Statesman Journal – Lighting project gives Silverton a bright future
Walk in the gym of any high school and inevitably there will be lights not functioning. Between fixtures being difficult to reach and the sheer number of bulbs in an average school, lighting is a constant challenge for all school districts. The Silverton School District has undertaken the massive task of replacing all of its estimated 7,745 lighting fixtures with LED fixtures and bulbs in its 15 buildings, including 12 schools, in a $1.8 million project.
Though the Pine Street campus of Silverton High School was completed in 2009 some lighting is already out of date and some areas were in need of attention, such as the foyer of the auditorium where seven of 14 lights are out. Compared with an average home, where there are 25 fixtures and 45 bulbs, it’s a big task to keep a school lighted. When Lorin Stanley was hired by the district to be its maintenance and facility director three years ago from the Woodburn School District, he saw the pressing need for something to be done.
“To be quite honest, we were getting behind on things,” Stanley said. “We had a lot of really old T12 fluorescent bulbs. That’s when I really started pushing this lighting project.” The Silverton School District has over 4,000 students at its 12 schools. There also is a district office, bus barn and the building the Bethany Charter School occupies. “It is a combination – some fixtures are being replaced with new LED fixtures and some are being retrofitted with tube LED lamps,” said Louis Maltezos, Executive Vice President at Ameresco.
The district partnered with Ameresco, an energy efficiency and renewable energy company based out of MA, for management of the project. Replacement of the bulbs and fixtures started in July, and Stanley estimates the project to be 90 to 95 percent completed – most left to replace is at the high school – with completion expected by the end of the year. The district took on a 15-year loan to pay for the project and will pay it off with the $87,000 it expects to save in energy each year, a rebate from Energy Trust of Oregon and reimbursement through the Oregon Department of Energy.
Stanley said it was helpful to have Ameresco coordinate the LED work – including bringing in contractors and electricians – as he had his hands full elsewhere. Over the past few years, Silverton’s school district has undertaken seismic projects at five schools, including work at Mark Twain Elementary School and Silverton Middle School last summer. “You have the old, original 1938 brick building that’s two and in some cases three story,” Stanley said of Silverton Middle School.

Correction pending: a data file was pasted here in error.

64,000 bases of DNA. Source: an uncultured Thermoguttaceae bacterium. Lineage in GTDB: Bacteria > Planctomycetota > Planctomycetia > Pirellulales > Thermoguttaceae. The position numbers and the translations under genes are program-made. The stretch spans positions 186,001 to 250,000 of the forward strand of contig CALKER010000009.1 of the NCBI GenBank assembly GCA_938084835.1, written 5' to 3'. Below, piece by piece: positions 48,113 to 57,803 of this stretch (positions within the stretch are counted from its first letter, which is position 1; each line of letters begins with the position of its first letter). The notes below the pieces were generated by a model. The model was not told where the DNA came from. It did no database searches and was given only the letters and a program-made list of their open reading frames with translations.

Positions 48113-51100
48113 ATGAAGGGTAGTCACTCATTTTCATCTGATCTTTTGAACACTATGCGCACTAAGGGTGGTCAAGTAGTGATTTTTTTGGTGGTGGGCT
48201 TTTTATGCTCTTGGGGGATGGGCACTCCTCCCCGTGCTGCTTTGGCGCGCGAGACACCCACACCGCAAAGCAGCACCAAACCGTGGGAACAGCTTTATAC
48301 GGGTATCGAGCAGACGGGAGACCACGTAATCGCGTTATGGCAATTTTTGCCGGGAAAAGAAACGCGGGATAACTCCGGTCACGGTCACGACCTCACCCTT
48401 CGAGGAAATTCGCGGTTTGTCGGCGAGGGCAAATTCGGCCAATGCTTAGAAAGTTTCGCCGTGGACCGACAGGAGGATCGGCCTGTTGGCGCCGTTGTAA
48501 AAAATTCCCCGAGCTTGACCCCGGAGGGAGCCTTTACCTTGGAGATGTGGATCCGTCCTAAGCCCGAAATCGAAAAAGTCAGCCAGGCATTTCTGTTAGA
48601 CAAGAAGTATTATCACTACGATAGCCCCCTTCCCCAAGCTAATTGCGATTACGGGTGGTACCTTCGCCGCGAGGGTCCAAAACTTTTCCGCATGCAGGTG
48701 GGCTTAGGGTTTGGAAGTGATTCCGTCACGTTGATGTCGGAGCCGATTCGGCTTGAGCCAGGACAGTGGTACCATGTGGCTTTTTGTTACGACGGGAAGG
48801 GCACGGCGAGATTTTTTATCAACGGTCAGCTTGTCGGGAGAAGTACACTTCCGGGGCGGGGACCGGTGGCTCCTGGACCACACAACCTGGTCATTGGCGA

Big gymnasiums a big challenge
Gyms are often the most difficult spaces in schools for lighting. Maltezos said since gyms are frequently used year-round and late into evenings, coordinating installers can be challenging. Another challenge is there are often items like the rope batting cage in Silverton High School’s auxiliary gym. Stanley said a challenge was to figure out how to drop the batting cages to the floor to change the fixtures to LED.
“We were set up and we had a schedule to do it, and then we ran into a glitch that we have a very complicated digital lighting system in the gym,” Stanley said. Stanley said the first fixtures delivered were not compatible with the digital system. Anthony Marinello, a foreman for contractor Northwest Edison, said they are waiting for a test LED for the main gym to arrive to try it and make sure it will work with the digital fixture. With thousands of bulbs in fixtures from different time periods in use, there inevitably were some surprisingly hard-to-find bulbs, such as in the aisle lighting in the auditorium.
“There’s three different types of bulbs in those throughout the whole place,” Marinello said. “You get in there and you start changing them and you’re like well, we ordered 150 of this one style, but now there’s other styles and we have to open every single one up. We had to go through and open every single one and get a count. They’re coming.” Maltezos said Ameresco has done similar projects at 400 school districts across the country. “We have experience helping several Oregon school districts with their upgrades, including Portland Public Schools and Junction City School District, to name a few,” he said.
Stanley said with construction booming, it has made it hard to find maintenance employees for the district with the certification to do much of the lighting work on a regular basis. Though the new fluorescent and incandescent bulbs that were in Silverton’s schools are rated the same as the more efficient LED bulbs that are replacing them, the new lighting often appears brighter. Stanley said the difference with the new LED lighting has been noticed in the schools in Silverton: he has seen joke emails of people having to wear sunglasses or a welding hood as everything seems brighter.
“There’s a definite improvement in almost everywhere we’ve been,” Stanley said. “The light levels are equal to or much better than they have been. Everything is sharper.”